Current Treatment Options in Gastroenterology

, Volume 13, Issue 3, pp 347–353 | Cite as

Diagnosis of Exocrine Pancreatic Insufficiency

  • Phil A. Hart
  • Darwin L. Conwell
Pancreas (T Stevens, Section Editor)
Part of the following topical collections:
  1. Topical Collection on Pancreas

Opinion statement

The accurate diagnosis of exocrine pancreatic insufficiency (EPI) helps identify those in need of pancreatic enzyme replacement therapy. Conversely, ruling out EPI identifies those in which additional evaluation should be pursued to explain their symptoms. There are many available tests that can be used to diagnose EPI; however, the tests must be tailored to each clinical scenario. Tests that are convenient but less accurate (e.g., fecal elastase-1, qualitative fecal fat determination) are best suited for patients with a high pretest probability of EPI. In contrast, tests that are highly accurate but more cumbersome (e.g., endoscopic pancreatic function testing, 72-h fecal fat collection) are favored in patients suspected to have mild EPI or an early stage of chronic pancreatitis. Additional research is needed to identify a more convenient means of accurately diagnosing at all stages of EPI.


Exocrine insufficiency Steatorrhea Chronic pancreatitis Pancreatic enzymes Lipase 



Coefficient of fat absorption


Exocrine pancreatic insufficiency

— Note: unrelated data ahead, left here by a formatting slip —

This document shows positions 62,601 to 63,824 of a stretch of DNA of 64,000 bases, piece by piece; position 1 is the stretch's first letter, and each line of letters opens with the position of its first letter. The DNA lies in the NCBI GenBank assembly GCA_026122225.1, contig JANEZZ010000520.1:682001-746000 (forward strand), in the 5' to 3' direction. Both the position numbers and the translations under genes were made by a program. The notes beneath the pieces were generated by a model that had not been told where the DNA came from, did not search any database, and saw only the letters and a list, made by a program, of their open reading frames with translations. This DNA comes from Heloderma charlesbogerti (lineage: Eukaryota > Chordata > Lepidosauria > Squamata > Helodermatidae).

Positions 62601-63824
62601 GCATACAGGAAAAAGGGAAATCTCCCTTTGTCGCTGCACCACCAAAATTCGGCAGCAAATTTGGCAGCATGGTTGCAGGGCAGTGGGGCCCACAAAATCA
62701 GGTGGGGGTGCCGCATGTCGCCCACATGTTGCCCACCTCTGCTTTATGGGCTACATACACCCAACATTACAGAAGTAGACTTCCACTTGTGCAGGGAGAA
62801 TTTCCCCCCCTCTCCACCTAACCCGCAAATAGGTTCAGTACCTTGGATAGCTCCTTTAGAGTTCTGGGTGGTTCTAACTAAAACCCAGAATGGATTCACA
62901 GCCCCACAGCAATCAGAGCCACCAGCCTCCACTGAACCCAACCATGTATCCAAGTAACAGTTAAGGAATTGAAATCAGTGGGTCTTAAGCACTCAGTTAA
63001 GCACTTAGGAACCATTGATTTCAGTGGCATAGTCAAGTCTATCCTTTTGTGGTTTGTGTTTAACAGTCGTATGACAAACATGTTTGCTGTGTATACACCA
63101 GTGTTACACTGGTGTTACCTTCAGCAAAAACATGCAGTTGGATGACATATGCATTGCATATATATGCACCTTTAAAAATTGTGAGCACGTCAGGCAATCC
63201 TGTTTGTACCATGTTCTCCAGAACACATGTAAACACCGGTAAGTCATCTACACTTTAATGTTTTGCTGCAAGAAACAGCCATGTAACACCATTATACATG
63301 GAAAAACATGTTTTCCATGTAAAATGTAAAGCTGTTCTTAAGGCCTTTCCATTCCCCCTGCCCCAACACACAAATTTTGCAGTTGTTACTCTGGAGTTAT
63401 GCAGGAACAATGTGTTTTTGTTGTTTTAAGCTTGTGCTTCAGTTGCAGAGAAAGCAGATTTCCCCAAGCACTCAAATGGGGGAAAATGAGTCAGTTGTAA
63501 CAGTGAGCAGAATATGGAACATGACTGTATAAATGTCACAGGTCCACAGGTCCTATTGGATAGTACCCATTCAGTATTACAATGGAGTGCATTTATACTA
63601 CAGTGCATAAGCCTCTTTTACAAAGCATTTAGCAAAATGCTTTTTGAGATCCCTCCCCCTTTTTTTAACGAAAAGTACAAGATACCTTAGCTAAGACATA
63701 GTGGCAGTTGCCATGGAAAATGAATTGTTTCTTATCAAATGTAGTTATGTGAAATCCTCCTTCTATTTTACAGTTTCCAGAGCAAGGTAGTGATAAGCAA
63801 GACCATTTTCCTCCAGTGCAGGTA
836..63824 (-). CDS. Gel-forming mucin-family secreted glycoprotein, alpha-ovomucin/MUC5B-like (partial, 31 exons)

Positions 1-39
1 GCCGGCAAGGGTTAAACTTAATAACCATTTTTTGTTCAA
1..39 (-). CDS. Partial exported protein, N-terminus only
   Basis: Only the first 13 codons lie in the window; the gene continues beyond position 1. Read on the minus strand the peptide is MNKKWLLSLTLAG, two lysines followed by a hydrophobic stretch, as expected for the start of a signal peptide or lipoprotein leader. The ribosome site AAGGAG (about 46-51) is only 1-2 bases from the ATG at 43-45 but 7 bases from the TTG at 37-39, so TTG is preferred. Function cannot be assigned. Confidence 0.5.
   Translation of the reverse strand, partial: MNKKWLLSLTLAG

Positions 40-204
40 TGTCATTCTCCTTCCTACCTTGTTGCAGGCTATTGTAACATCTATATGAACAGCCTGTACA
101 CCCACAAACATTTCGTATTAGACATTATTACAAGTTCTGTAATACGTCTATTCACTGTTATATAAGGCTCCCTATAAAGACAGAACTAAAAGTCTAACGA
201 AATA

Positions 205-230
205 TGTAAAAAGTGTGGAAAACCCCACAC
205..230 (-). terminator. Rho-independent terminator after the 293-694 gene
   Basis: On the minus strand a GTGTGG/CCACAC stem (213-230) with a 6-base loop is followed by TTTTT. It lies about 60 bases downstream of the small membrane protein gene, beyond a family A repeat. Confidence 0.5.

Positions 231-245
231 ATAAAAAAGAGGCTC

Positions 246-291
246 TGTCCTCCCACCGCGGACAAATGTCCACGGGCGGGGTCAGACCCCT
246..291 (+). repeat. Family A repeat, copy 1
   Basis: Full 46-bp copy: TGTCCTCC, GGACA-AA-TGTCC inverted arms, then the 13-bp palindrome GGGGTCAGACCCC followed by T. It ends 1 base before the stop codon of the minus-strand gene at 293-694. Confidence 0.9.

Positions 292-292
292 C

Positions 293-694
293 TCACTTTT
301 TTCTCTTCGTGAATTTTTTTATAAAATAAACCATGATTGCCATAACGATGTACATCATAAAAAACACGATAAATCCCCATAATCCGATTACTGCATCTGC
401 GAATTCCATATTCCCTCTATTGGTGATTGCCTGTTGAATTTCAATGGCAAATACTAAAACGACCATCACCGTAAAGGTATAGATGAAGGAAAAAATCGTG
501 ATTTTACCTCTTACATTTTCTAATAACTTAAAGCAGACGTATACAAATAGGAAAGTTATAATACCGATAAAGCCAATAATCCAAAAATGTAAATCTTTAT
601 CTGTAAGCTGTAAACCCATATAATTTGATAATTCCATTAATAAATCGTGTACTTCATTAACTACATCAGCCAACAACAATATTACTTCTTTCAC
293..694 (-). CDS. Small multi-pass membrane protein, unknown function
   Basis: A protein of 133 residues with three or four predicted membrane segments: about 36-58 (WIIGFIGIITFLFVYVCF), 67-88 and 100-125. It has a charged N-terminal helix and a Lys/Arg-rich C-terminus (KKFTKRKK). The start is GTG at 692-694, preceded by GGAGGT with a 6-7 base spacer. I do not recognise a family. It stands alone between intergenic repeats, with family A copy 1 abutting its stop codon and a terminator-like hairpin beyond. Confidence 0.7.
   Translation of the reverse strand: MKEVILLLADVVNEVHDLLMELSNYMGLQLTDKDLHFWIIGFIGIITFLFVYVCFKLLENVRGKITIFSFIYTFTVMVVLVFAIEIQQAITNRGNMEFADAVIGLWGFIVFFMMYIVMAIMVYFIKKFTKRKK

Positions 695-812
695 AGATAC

Fecal elastase-1


13C-mixed triglyceride breath test


Pancreatic enzyme replacement therapy


Proton pump inhibitor


Compliance with Ethics Guidelines

Conflict of Interest

Phil A. Hart declares that he has no conflict of interest.

Darwin L. Conwell declares that he has no conflict of interest.

Human and Animal Rights and Informed Consent

This article does not contain any studies with human or animal subjects performed by any of the authors.

References and Recommended Reading

Papers of particular interest, published recently, have been highlighted as: • Of importance

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Copyright information

© Springer Science+Business Media, LLC 2015

Authors and Affiliations

  1. 1.Section of Pancreatic Disorders, Division of Gastroenterology, Hepatology, & NutritionThe Ohio State University Wexner Medical CenterColumbusUSA

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